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Journal of Nutrition and Metabolism
Volume 2013 (2013), Article ID 682673, 12 pages
http://dx.doi.org/10.1155/2013/682673
Review Article

Fructose: A Key Factor in the Development of Metabolic Syndrome and Hypertension

1Marshall University’s Joan C. Edwards School of Medicine, 1600 Medical Center Drive, Huntington, WV 25701-3655, USA
2Department of Medicine, Marshall University Joan Edwards School of Medicine, 1600 Medical Center Drive, Huntington, WV 25701-3655, USA

Received 7 March 2013; Revised 14 May 2013; Accepted 14 May 2013

Academic Editor: Peter M. Clifton

Copyright © 2013 Zeid Khitan and Dong Hyun Kim. This is an open access article distributed under the Creative Commons Attribution License, which permits unrestricted use, distribution, and reproduction in any medium, provided the original work is properly cited.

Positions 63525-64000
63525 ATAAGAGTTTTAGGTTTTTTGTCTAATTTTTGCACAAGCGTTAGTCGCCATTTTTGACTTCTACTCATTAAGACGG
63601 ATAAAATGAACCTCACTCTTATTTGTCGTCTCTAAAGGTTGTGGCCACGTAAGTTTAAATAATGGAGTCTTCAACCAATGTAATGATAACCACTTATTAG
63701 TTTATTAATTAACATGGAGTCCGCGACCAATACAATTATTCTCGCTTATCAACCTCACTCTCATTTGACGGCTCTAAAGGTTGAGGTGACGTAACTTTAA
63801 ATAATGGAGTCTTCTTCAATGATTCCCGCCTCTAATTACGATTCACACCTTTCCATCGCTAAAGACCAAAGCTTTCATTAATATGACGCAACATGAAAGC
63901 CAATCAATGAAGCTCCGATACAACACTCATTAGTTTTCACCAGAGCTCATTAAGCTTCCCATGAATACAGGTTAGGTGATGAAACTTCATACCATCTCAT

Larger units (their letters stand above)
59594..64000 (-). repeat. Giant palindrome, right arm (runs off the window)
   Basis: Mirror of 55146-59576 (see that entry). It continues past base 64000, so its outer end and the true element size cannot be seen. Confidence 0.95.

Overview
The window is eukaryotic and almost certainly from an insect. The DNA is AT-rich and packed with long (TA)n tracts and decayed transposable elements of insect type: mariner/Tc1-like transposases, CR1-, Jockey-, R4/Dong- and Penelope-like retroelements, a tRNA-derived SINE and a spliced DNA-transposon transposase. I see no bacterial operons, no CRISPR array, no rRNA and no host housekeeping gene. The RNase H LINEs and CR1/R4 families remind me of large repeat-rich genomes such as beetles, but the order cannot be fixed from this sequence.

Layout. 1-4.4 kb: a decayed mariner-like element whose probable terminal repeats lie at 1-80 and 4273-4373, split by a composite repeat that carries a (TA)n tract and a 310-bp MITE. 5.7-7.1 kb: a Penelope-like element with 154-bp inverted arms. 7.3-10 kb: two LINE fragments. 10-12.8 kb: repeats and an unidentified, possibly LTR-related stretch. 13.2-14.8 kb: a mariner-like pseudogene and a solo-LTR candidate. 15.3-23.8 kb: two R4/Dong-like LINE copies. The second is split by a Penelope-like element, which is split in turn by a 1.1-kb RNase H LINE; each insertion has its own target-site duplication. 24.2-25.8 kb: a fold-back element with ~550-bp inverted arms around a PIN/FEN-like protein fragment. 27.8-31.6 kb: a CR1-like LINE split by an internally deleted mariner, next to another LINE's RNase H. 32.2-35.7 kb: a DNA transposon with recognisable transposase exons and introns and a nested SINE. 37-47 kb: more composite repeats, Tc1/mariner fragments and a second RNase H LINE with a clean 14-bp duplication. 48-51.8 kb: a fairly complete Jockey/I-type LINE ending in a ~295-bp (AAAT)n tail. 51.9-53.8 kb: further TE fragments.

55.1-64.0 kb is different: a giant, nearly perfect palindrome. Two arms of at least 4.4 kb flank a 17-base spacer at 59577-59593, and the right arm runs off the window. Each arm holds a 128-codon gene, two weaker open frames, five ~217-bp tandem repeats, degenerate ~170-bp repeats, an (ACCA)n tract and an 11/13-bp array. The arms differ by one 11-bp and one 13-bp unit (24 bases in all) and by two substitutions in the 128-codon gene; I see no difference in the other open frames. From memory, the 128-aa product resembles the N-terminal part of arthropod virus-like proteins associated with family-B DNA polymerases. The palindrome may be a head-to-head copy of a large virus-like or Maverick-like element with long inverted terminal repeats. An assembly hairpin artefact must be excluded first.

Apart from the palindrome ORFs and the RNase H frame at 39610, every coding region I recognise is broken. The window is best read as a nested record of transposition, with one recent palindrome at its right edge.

Abstract

Diabetes mellitus and the metabolic syndrome are becoming leading causes of death in the world. Identifying the etiology of diabetes is key to prevention. Despite the similarity in their structures, fructose and glucose are metabolized in different ways. Uric acid, a byproduct of uncontrolled fructose metabolism is known risk factor for hypertension. In the liver, fructose bypasses the two highly regulated steps in glycolysis, glucokinase and phosphofructokinase, both of which are inhibited by increasing concentrations of their byproducts. Fructose is metabolized by fructokinase (KHK). KHK has no negative feedback system, and ATP is used for phosphorylation. This results in intracellular phosphate depletion and the rapid generation of uric acid due to activation of AMP deaminase. Uric acid, a byproduct of this reaction, has been linked to endothelial dysfunction, insulin resistance, and hypertension. We present possible mechanisms by which fructose causes insulin resistance and suggest actions based on this association that have therapeutic implications.